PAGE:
The characterization of funds received for personal injuries can be a complex issue in a Texas divorce.  Texas family law presumes that property possessed by a spouse during or on dissolution of the marriage is community property.  When a spouse claims certain property is separate, that spouse must prove by clear and convincing evidence that the property is separate.  Tex. Fam. Code § 3.003.  Pursuant to Tex. Fam. Code 3.001, recovery for personal injuries sustained during the marriage is separate property.  There is an exception, however, for recovery for lost earning capacity during the marriage.  Because a spouse claiming separate property has the burden of proof, that spouse must show by clear and convincing evidence what part of a personal injury settlement is separate property.  Recently, a husband appealed the trial court’s ruling which characterized his personal injury recovery as community property.

Personal Injury Settlement

According to the appeals court, the husband and wife married in 1994 and lived separately at various times during the marriage. In December 2014, husband was injured as the result of an automobile accident in the scope of his employment.  The parties were separated when the accident occurred, but subsequently reconciled.

The husband settled for the other driver’s policy limits of $30,000.  He also received net proceeds of $710,724.25 from a settlement with his employer’s under-insured motorist coverage.  Thereafter, his attorneys transferred those funds into the parties’ joint checking account on October 8, 2019.  The parties then separated that month and the wife filed a divorce petition on November 1.

Continue Reading ›

Generally, a parent seeking modification of a Texas custody order must show that there has been a material and substantial change in circumstances and that the modification is in the child’s best interest. The determination of whether there has been a material and substantial change of circumstances is fact specific.  By way of example, a material and substantial change in circumstances may include a parent’s remarriage or, when there is a request for a change in child support, a change in income. A father recently appealed a modification order that permitted the mother to relocate with the children.

The parties’ agreed divorce decree named the parties joint managing conservators and granted the mother the right to designate the children’s primary residence. Subsequently, the mother petitioned for modification in 2022 because she wanted to move to Maine with the children.  Following trial, the trial court granted the modification. Specifically the trial court ordered modified the children’s geographic restriction to include Maine, modified the father’s possession and access, and awarded the mother child support.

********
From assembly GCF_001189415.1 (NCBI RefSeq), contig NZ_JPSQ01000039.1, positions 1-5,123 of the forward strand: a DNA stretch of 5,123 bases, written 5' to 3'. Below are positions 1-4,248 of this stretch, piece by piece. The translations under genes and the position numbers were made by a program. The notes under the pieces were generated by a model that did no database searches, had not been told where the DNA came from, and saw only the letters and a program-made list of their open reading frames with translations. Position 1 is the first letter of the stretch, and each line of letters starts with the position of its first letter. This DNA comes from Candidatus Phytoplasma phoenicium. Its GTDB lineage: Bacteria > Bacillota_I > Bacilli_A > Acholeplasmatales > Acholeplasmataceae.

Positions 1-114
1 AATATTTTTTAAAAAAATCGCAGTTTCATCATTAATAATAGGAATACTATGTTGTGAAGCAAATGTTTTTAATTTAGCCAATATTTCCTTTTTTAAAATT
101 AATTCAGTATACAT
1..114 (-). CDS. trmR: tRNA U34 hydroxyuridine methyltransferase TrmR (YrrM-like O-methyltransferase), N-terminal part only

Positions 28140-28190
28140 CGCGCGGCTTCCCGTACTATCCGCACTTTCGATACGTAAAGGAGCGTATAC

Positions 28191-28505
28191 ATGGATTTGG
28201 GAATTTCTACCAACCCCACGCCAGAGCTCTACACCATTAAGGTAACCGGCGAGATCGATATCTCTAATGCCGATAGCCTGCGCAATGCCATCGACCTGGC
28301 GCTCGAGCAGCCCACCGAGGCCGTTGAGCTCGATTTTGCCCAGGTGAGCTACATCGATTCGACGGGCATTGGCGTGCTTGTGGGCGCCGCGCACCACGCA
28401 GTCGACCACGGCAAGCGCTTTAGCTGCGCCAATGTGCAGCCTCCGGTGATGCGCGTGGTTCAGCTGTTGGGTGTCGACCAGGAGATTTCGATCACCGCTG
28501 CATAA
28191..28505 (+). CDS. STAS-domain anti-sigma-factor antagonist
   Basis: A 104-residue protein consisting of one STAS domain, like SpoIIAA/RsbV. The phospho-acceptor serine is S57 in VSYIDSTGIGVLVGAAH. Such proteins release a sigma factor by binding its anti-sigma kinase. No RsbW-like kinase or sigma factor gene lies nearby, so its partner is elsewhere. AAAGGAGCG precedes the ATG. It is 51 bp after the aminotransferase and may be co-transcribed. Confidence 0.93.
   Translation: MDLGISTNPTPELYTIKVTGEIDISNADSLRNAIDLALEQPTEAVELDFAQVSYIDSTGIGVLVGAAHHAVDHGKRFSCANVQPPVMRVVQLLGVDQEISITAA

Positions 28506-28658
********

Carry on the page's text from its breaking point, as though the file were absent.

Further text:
The father appealed, arguing that the trial court abused its discretion because there had been no substantial or material change in the parties’ or children’s circumstances, and that the move was not in the best interest of the children.

Continue Reading ›

Businesses can be difficult to accurately value in a Texas divorce.  A wife recently challenged a property division involving two businesses, arguing the court had insufficient evidence to make the just and right division.

When the husband filed for divorce, each party pleaded the marriage was insupportable.  The wife also pleaded the husband had committed adultery.

According to the appeals court’s opinion, the significant assets were a business operated by the wife, an interest in a pool-installation business operated by the husband, the houses each party lived in, two rental properties, a house in Mexico, an interest in two lots where the pool installation business was located, several vehicles, and several bank accounts and a CD.

Continue Reading ›

During its most recent session, Texas lawmakers adopted and passed several amendments and updates to the Texas Family Code, which were then formally signed into law by the Governor.

These revisions and additions to the Texas Family Code impact numerous areas of family law, including but not limited to: (1) suits for the dissolution of marriage; (2) suits affecting the parent-child relationship; (3) protective orders; and (4) discovery in cases filed under the Texas Family Code.

Ranging from modifications to elements necessary to prove a claim, clarifications to existing codified law, and the removal of automatically triggered disclosure requirements, family law practitioners throughout the State of Texas should familiarize themselves with these changes and how such changes impact their practice.

Contact Information